2. Try to make sure it is just one idea, not a lot of different ideas. The best way to do that is to make sure each sentence follows the previous one, meaning that you should get more and more specific each sentence as opposed to jumping back and forth from general to more specific and in that way making point after point after point like you would do in a proper essay.  The first sentence should be a very general and vague notion about the element, and the final sentence should be a more specific sentence about the same idea. Look below for an example of this with a story that we did not read:

In Ambrose Bierce’s “An Occurence at Owl Creek Bridge,” the author does interesting things with point of view. In this story, Point of View is used to bring the reader into the character’s mind and feel his dilemma. When the story starts, the point of view is a very objective version of third-person omniscient. By the end of the story, the narrator is using a much more personal third-person limited point of view, which is much more intimate. The reader goes from regarding the protagonist as a nameless soldier being put to death on a bridge to understanding and almost becoming him, a person facing a deep and horrible loss, the loss of his family, dignity, and life. The reader goes from looking at the protagonist through a vague but visually descriptive point of view to careening through the mind of this man via his hopes, dreams, and emotions. In a small way, his loss becomes our loss, his failings our failings, his human frailty our own. We understand everything that brought him to that point on the bridge, his delusion, his false bravado, his disregard for the importance of his family. Furthermore, by switching from one point of view to the next and in effect allowing things to go from unreal to very real, the reader is helped to understand what really happened with the character. At first, he understood war in a very naïve way that didn’t account for the harsh realities of it. At the end, he came to understand them in the most extreme and terrible way. SYNTHESIS: In his short story, “An Occurrence at Owl Creek Bridge,” Ambrose Bierce uses point of view to show the reader the harsh realities of war.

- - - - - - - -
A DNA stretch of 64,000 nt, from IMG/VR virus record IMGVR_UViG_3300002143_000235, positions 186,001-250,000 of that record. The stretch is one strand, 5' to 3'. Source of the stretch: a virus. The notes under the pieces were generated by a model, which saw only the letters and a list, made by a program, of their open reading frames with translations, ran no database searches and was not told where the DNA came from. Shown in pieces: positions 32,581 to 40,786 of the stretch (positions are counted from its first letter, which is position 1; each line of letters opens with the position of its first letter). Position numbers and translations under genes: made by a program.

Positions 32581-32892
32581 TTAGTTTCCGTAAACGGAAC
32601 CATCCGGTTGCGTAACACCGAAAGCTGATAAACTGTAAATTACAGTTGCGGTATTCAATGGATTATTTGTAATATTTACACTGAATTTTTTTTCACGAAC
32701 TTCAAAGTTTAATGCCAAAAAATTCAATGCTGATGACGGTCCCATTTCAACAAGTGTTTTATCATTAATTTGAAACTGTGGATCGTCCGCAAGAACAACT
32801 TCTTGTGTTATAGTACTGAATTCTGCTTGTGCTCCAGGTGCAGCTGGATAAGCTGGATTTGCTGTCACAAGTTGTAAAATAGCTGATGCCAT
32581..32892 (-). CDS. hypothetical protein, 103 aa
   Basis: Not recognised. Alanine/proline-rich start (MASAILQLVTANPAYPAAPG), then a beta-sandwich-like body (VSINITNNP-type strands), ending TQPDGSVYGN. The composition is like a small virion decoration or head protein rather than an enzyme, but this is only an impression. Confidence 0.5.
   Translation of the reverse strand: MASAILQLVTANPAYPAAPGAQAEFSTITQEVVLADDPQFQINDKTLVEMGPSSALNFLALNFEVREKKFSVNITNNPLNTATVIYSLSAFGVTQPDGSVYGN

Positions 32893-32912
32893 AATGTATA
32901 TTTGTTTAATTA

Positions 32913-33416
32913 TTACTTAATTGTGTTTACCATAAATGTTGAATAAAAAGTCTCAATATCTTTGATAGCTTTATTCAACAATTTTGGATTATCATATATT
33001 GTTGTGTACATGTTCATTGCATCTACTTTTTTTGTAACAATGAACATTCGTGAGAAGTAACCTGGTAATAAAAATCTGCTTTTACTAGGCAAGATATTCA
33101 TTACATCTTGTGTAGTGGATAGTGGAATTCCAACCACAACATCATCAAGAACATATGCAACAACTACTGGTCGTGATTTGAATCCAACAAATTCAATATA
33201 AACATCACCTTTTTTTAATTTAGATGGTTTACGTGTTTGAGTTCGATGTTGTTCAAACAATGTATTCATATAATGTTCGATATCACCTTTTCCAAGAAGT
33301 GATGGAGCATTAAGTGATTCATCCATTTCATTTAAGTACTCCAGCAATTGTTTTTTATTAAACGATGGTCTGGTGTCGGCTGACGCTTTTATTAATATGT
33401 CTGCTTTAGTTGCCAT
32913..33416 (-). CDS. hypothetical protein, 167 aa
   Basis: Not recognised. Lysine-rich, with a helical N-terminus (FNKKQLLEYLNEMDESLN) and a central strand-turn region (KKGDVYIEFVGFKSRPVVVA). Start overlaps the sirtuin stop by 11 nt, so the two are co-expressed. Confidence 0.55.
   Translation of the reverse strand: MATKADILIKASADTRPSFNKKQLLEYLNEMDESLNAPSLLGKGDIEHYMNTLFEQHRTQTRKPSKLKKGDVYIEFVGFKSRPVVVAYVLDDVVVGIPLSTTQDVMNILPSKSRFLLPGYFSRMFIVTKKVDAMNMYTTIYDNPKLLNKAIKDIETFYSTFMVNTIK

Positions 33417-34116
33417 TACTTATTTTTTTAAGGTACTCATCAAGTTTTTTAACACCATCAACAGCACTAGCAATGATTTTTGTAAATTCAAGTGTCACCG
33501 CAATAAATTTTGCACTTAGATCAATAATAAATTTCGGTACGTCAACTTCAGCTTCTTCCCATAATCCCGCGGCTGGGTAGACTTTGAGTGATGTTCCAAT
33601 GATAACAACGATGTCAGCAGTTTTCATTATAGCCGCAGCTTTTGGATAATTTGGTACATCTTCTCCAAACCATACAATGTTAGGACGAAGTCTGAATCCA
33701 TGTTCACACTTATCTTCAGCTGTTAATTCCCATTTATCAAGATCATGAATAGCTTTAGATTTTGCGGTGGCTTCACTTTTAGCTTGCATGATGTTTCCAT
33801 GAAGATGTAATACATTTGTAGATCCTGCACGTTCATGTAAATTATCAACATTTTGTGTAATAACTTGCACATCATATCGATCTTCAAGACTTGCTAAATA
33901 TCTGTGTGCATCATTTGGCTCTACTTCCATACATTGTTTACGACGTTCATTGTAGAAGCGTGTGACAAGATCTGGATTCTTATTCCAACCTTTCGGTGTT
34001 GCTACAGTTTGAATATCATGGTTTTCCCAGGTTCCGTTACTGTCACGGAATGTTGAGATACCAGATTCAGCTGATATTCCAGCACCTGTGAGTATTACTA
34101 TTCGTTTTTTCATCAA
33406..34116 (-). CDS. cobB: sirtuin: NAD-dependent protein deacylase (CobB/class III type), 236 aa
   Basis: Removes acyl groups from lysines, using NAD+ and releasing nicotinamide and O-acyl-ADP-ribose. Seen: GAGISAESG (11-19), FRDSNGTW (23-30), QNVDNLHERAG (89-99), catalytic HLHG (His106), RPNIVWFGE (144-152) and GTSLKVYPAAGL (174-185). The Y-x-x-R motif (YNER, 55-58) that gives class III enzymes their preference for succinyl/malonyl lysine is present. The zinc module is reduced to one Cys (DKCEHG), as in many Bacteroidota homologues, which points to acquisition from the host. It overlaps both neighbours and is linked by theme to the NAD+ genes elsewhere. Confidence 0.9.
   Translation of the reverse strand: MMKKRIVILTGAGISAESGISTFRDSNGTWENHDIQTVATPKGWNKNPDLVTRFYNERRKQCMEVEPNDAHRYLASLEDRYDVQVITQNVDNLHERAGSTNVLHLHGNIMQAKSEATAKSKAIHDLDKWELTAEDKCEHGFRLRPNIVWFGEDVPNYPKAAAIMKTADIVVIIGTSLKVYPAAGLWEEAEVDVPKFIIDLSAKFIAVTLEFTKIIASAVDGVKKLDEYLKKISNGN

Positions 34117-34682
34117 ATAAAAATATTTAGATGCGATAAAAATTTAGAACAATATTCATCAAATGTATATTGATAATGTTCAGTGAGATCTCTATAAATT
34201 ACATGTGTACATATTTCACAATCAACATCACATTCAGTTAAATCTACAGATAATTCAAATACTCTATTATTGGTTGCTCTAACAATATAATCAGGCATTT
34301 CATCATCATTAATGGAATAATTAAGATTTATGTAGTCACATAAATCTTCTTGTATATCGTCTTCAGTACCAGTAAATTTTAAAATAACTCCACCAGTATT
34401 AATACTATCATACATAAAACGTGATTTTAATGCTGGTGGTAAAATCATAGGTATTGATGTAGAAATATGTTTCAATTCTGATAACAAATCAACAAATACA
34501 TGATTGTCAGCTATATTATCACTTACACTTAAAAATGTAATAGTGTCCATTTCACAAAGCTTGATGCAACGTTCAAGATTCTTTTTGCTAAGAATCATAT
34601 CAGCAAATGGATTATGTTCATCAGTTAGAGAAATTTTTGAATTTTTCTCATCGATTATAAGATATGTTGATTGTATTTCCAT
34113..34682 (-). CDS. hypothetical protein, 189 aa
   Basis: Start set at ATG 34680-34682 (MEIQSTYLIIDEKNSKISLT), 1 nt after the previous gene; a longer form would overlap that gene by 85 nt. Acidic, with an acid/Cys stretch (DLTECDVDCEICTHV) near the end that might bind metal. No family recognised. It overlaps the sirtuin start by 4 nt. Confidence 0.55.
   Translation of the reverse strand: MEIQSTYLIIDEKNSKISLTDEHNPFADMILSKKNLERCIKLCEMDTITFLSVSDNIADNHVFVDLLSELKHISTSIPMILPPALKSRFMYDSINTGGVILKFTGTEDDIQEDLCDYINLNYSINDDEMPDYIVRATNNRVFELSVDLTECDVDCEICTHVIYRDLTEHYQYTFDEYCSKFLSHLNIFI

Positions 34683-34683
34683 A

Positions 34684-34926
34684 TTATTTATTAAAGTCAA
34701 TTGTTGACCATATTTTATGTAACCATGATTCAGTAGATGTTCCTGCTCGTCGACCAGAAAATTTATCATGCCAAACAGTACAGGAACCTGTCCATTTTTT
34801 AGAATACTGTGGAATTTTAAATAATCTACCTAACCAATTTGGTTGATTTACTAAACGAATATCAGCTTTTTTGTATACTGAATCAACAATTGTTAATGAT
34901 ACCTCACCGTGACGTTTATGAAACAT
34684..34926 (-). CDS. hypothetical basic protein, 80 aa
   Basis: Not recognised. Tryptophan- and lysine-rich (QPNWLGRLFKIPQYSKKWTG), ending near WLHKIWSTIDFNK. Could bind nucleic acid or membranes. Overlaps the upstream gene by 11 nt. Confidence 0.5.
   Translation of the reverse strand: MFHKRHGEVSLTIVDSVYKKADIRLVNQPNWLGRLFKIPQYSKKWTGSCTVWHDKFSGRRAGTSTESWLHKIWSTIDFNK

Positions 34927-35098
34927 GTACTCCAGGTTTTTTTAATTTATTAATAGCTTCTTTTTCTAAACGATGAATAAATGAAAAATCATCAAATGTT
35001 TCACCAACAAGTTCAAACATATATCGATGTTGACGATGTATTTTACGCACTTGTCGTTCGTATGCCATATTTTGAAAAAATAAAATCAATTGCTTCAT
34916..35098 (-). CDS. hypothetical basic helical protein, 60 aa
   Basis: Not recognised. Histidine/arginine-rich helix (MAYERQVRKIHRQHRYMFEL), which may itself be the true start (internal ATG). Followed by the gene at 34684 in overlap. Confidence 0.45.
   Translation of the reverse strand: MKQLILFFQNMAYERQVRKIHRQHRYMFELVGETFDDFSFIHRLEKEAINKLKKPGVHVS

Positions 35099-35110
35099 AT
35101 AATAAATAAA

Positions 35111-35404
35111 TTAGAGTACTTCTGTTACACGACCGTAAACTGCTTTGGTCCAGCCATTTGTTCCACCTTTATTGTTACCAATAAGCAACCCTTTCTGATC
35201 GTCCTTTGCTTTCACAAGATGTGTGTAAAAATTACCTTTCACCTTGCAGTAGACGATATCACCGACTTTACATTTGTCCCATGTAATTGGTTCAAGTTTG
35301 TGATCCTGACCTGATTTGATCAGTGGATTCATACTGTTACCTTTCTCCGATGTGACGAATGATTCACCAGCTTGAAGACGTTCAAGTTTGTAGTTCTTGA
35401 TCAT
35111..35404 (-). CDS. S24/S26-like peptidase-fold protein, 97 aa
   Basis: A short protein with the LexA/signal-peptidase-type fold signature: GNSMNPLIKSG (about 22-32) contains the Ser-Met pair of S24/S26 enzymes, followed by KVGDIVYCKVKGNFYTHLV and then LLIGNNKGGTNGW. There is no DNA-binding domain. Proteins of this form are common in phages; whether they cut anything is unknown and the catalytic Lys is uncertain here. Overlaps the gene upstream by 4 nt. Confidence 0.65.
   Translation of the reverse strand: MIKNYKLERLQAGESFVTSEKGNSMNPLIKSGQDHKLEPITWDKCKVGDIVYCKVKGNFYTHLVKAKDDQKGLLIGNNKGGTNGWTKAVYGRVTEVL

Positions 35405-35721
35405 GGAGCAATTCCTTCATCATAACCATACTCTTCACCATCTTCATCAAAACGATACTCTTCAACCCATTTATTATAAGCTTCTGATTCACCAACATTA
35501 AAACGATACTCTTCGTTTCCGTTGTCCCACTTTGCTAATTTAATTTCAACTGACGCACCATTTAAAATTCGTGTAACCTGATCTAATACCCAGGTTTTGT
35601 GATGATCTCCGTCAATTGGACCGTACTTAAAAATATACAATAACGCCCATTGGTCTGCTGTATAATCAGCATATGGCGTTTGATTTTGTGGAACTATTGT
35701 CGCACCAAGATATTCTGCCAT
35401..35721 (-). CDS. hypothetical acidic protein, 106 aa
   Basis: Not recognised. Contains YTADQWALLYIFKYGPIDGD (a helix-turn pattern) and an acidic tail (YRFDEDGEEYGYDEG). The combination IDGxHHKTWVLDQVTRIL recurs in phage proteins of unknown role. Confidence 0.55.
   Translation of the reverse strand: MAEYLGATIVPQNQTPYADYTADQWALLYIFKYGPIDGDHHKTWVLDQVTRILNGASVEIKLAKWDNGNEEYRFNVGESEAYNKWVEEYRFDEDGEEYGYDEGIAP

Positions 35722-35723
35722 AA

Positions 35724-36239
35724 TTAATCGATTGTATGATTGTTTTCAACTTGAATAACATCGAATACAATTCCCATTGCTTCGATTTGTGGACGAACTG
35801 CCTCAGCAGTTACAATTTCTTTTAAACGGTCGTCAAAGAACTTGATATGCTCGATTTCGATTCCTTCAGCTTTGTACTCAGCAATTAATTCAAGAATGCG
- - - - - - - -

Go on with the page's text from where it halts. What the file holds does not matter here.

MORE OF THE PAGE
Notice that my narrowed topic is the subject of nearly every sentence. Also, notice that I provide a tentative thesis statement at the end. You should do this as well.